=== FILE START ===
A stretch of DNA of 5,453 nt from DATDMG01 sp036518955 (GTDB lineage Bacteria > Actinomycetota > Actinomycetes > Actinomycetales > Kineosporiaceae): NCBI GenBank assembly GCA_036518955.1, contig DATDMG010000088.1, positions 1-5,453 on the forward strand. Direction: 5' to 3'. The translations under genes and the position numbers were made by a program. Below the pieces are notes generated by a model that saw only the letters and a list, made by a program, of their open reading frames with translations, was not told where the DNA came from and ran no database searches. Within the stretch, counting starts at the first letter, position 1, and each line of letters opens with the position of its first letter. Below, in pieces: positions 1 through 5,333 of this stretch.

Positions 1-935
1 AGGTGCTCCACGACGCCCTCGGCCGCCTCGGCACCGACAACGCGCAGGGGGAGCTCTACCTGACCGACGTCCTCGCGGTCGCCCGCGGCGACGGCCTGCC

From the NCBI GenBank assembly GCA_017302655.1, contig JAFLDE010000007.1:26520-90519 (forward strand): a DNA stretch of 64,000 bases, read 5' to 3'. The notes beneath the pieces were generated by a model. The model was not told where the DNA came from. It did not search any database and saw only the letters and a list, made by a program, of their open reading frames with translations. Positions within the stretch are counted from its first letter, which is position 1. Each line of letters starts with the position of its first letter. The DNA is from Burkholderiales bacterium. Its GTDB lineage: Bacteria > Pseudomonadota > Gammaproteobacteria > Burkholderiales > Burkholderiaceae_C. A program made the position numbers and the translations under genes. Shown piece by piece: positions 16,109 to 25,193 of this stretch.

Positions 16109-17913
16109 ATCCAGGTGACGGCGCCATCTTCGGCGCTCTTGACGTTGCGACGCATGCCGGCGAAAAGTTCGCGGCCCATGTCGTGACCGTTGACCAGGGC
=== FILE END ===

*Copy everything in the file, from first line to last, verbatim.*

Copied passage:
A stretch of DNA of 5,453 nt from DATDMG01 sp036518955 (GTDB lineage Bacteria > Actinomycetota > Actinomycetes > Actinomycetales > Kineosporiaceae): NCBI GenBank assembly GCA_036518955.1, contig DATDMG010000088.1, positions 1-5,453 on the forward strand. Direction: 5' to 3'. The translations under genes and the position numbers were made by a program. Below the pieces are notes generated by a model that saw only the letters and a list, made by a program, of their open reading frames with translations, was not told where the DNA came from and ran no database searches. Within the stretch, counting starts at the first letter, position 1, and each line of letters opens with the position of its first letter. Below, in pieces: positions 1 through 5,333 of this stretch.

Positions 1-935
1 AGGTGCTCCACGACGCCCTCGGCCGCCTCGGCACCGACAACGCGCAGGGGGAGCTCTACCTGACCGACGTCCTCGCGGTCGCCCGCGGCGACGGCCTGCC

From the NCBI GenBank assembly GCA_017302655.1, contig JAFLDE010000007.1:26520-90519 (forward strand): a DNA stretch of 64,000 bases, read 5' to 3'. The notes beneath the pieces were generated by a model. The model was not told where the DNA came from. It did not search any database and saw only the letters and a list, made by a program, of their open reading frames with translations. Positions within the stretch are counted from its first letter, which is position 1. Each line of letters starts with the position of its first letter. The DNA is from Burkholderiales bacterium. Its GTDB lineage: Bacteria > Pseudomonadota > Gammaproteobacteria > Burkholderiales > Burkholderiaceae_C. A program made the position numbers and the translations under genes. Shown piece by piece: positions 16,109 to 25,193 of this stretch.

Positions 16109-17913
16109 ATCCAGGTGACGGCGCCATCTTCGGCGCTCTTGACGTTGCGACGCATGCCGGCGAAAAGTTCGCGGCCCATGTCGTGACCGTTGACCAGGGC